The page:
GET SUPPORT AFTER RECEIVING A DIAGNOSIS
Contact the DAA at email@example.com if you’ve been recently diagnosed with dementia for supportive mentoring, motivation and social engagement and much more.
LEARN ABOUT DEMENTIA
Watch this extraordinary 8 minute video created with the Partnerships in Dementia Care Advisory Group of people living with dementia and their family members to learn about living with dementia. Read and share the DAA’s “In Their Voice: Values and Rights of Individuals with Dementia”.
BE A DEMENTIA FRIEND
If you know someone with dementia, don’t stop visiting or talking with them. Withdrawing your friendship can make them feel disconnected and isolated.. Learn more about dementia so you can be at ease with what you say and do. If you see someone in public who appears to be living with dementia, smile warmly at them. If a person appears to be lost or having difficulty, approach him or her kindly and offer your assistance.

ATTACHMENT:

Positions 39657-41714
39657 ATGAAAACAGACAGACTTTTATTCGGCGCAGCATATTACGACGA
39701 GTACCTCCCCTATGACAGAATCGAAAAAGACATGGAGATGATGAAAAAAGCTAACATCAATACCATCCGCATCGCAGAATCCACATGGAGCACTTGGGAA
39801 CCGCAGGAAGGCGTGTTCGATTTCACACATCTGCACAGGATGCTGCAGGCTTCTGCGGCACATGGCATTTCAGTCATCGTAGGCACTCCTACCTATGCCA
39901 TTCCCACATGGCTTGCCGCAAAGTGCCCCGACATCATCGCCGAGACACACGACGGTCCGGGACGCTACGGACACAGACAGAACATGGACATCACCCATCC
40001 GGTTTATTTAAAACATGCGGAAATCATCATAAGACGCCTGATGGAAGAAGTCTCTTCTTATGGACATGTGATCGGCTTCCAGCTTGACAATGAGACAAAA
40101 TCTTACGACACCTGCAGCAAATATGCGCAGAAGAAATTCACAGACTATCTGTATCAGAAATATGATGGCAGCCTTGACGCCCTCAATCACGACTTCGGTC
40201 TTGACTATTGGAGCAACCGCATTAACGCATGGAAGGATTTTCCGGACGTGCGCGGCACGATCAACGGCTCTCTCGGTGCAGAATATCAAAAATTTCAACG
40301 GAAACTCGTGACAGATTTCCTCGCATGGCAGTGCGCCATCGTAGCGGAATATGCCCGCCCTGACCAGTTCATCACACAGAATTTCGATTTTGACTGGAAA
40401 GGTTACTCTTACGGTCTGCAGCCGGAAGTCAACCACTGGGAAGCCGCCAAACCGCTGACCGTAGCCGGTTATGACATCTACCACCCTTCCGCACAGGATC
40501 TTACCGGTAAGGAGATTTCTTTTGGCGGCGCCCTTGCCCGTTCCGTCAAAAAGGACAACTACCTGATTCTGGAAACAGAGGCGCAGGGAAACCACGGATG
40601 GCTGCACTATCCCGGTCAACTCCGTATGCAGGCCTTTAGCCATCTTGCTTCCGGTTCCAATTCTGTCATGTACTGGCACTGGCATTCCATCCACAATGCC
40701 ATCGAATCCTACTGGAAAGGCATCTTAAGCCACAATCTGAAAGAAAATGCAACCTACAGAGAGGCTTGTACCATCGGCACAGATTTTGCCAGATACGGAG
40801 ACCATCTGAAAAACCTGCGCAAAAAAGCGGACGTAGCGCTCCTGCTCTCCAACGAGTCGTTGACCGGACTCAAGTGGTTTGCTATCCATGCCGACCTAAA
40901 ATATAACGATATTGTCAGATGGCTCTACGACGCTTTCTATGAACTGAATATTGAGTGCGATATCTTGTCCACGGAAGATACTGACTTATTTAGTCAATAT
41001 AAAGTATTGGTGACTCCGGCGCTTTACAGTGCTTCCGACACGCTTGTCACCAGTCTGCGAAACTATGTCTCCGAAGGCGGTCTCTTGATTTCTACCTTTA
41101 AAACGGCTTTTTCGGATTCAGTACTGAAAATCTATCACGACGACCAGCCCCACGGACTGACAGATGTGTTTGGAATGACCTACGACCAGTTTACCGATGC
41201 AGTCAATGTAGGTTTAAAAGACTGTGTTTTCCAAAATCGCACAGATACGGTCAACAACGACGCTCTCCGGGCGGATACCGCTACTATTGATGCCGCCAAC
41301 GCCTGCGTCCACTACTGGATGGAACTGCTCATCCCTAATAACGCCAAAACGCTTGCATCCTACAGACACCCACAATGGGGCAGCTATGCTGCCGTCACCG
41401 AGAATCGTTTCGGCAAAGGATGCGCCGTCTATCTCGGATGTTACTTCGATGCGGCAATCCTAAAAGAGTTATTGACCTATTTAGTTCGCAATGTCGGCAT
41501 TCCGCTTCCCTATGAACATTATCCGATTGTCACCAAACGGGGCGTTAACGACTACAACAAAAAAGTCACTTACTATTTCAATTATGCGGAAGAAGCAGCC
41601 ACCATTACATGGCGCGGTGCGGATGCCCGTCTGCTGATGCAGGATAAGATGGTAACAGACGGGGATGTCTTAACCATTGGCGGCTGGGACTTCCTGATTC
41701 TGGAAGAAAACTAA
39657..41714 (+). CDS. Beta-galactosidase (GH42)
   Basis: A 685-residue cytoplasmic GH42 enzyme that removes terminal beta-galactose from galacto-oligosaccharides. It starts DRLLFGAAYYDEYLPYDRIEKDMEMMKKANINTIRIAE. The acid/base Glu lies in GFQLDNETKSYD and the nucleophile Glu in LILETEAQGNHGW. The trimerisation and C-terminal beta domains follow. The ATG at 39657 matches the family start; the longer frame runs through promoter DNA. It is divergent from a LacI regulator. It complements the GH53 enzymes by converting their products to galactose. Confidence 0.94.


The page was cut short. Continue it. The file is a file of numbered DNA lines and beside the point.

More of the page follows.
Let your voice be heard. Tell our public officials that they are not doing enough to help those living with dementia and their families. Speak up by emailing your elected officials to let them know the current policies, services and funding are vastly inadequate for the needs of the more than 5 million Americans living with dementia and their families. Click here to make your voice count!
BE A CARING SUPPORTER
If you care about making the U.S. a better place for people to live fully with dementia and that supports their families and other care partners, please donate as generously as you can to the Dementia Action Alliance.
CONNECT AND COLLABORATE
Connect, communicate and collaborate with other individuals and groups who care about making America a better place to live fully with dementia and to support their care partners. There are many ways that you can connect and collaborate –
USE WORDS SENSITIVELY
The words used about individuals living with dementia can have a powerful effect on how they feel about themselves and how they are treated by others. Words such as “victims,” “demented,” sufferers,” and “affliction” are not kind or supportive. Using suitable language is a sign of respect, support, and is non-discriminatory. Read the “Words Matter” paper by the DAA and “Dementia Words Matter” by the Dementia Engagement & Empowerment Project (DEEP) in the UK.